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Sunday Night Live Sermons

John 14:1 - 8

1st September 2002

Fathers Day is a good time to think of the significance of fathers and the home. It is also a good time to think of our heavenly Father and our Heavenly Home. The trouble is that these days neither has a place in the busy lives of so many people.

In one family mum agreed to let the kids get a guinea pig (hamster) if the children promised to take care of it. They had to give it food and water every day and clean out his cage. They agreed. They bought a guinea pig and named him Danny. But a few months later it was clear that the children were not holding up their end of the bargain and mum was feeding, watering and cleaning. So mum called the kids together and explained that she had arranged a new home for Danny. She was surprised at how well they took the news, though they did express some concerns. One child said, Another said, "He's been here a long time - we'll miss him." "Maybe if he wouldn't eat so much and be so messy we could keep him." Finally mum said, "OK, it's time to take Danny to his new home. Go get the cage." The response was a burst of tears and shouts: "Danny? We thought you said 'Daddy'!"

The facts about missing fathers in Australian families are very serious. A recent report from The Fatherhood Foundation spells them out. Everyone knows some sole mother struggling to bring up a family of children without a husband and father in the home. We applaud the mother's faithfulness, but deplore the impact of a fatherless home. Divorce, separation, and single parenting, cause more and more children to live without fathers.

85% of single parent families are fatherless families. Father absence has been shown to be a major disadvantage to the well being of children. Bryan Rodgers of the Australian National University says: "Australian studies with adequate samples have shown parental divorce to be a risk factor for a wide range of social and psychological problems in adolescence and adulthood, including poor academic achievement, low self-esteem, psychological distress, delinquency and recidivism, substance use and abuse, sexual precocity, adult criminal offending, depression, and suicidal behaviour." Here then is a sampling of the evidence: Absent fathers bring poverty. A recent study of 500 divorcees with children five to eight years after the separation found that four in five divorced mothers were dependent on social security after their marriages dissolved. Figures from Monash University's Centre for Population and Urban Research show that family break-up, rather than unemployment, is the main cause of the rise in poverty levels in Australia. Absent fathers lower educational performance. A study of Australian primary school children found that in every area of educational endeavour: language; mathematics; social studies; sport; class work, sociability and popularity; and attitudes to learning), children from married heterosexual couples performed better. The study concludes with these words: "Married couples seem to offer the best environment for a child's social and educational development". Absent fathers increase crime. In a discussion of rising crime rates in Western Australia, a recent book reported that "family breakdown in the form of divorce and separation is the main cause of the crime wave".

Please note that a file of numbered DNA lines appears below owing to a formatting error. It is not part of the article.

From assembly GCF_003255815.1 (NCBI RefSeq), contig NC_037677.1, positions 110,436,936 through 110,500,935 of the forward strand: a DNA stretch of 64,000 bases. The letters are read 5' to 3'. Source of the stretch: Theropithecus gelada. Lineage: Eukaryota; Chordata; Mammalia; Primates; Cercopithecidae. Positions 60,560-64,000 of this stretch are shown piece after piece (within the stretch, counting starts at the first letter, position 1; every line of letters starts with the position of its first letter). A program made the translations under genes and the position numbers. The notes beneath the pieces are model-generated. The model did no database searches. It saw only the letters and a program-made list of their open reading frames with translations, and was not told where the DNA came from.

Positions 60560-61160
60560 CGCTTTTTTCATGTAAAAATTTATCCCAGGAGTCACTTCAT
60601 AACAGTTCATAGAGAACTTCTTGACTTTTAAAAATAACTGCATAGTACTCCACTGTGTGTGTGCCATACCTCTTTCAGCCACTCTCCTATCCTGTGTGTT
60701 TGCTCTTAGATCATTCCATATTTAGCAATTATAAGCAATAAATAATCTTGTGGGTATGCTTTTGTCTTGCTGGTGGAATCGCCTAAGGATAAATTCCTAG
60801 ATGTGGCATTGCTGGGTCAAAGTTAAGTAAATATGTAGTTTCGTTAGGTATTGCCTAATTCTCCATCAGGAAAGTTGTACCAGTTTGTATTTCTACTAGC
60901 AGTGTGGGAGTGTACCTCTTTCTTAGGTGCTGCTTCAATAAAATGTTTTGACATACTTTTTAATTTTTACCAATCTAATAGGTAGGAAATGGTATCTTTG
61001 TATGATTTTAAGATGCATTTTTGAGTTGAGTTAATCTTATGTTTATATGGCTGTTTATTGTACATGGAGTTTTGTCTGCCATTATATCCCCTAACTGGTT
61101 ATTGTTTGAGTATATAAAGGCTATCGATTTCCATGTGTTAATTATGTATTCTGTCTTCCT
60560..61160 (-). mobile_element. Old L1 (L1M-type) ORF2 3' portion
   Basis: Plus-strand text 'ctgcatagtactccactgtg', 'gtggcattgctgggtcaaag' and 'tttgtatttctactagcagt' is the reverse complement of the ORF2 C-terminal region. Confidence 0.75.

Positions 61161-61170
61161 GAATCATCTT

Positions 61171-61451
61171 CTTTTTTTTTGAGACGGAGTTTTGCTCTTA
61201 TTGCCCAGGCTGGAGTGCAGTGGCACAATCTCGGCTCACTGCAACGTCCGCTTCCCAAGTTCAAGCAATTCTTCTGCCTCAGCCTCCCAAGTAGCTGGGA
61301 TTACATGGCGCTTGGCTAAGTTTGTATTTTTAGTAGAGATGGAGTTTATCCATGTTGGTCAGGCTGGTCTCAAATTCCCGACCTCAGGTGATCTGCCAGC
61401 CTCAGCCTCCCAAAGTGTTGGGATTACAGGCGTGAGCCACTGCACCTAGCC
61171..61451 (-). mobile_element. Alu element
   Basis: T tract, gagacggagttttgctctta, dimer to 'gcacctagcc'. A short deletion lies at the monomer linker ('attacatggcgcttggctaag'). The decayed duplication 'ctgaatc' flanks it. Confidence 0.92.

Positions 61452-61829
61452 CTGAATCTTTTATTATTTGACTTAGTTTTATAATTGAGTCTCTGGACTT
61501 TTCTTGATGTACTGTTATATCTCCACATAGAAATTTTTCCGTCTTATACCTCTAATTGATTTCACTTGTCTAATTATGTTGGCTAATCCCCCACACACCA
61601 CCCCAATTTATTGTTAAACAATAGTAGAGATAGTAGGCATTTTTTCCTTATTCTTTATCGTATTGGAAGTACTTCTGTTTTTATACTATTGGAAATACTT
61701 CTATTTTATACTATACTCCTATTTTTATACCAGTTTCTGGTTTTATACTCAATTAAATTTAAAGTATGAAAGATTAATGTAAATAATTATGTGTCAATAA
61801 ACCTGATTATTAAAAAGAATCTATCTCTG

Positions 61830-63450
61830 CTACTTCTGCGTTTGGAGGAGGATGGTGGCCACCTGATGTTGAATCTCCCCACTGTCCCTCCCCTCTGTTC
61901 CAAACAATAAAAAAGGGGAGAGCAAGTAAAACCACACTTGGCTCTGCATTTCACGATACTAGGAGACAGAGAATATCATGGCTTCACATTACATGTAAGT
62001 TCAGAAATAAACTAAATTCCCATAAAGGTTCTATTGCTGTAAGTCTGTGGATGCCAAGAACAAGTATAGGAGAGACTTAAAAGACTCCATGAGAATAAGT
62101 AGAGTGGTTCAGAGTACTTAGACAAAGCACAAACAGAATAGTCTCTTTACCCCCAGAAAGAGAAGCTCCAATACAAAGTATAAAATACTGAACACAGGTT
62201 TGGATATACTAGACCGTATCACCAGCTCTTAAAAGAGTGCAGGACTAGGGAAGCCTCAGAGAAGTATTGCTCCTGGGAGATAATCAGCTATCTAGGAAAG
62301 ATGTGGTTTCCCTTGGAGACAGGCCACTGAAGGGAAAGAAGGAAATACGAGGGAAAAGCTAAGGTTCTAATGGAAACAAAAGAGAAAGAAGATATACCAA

Absent fathers increase drug abuse. Children who have watched their parents separate are more likely to use illegal drugs than those whose parents stay together. Absent fathers increase mental health problems. From nations as diverse as Finland and South Africa, a number of studies have reported that anywhere from 50 to 80 per cent of psychiatric patients come from broken homes. Absent fathers increase homelessness. Two Melbourne Universities concluded that children whose biological parents stay together are about three times less likely to become homeless. Absent fathers increase child abuse. A 1994 study of 52,000 children found that those who are most at risk of being abused are those who do not live with both natural parents. Mr Brian Burdekin, our Human Rights Commissioner, reported a 500 to 600 per cent increase in sexual abuse of girls in families where the adult male was not the natural father.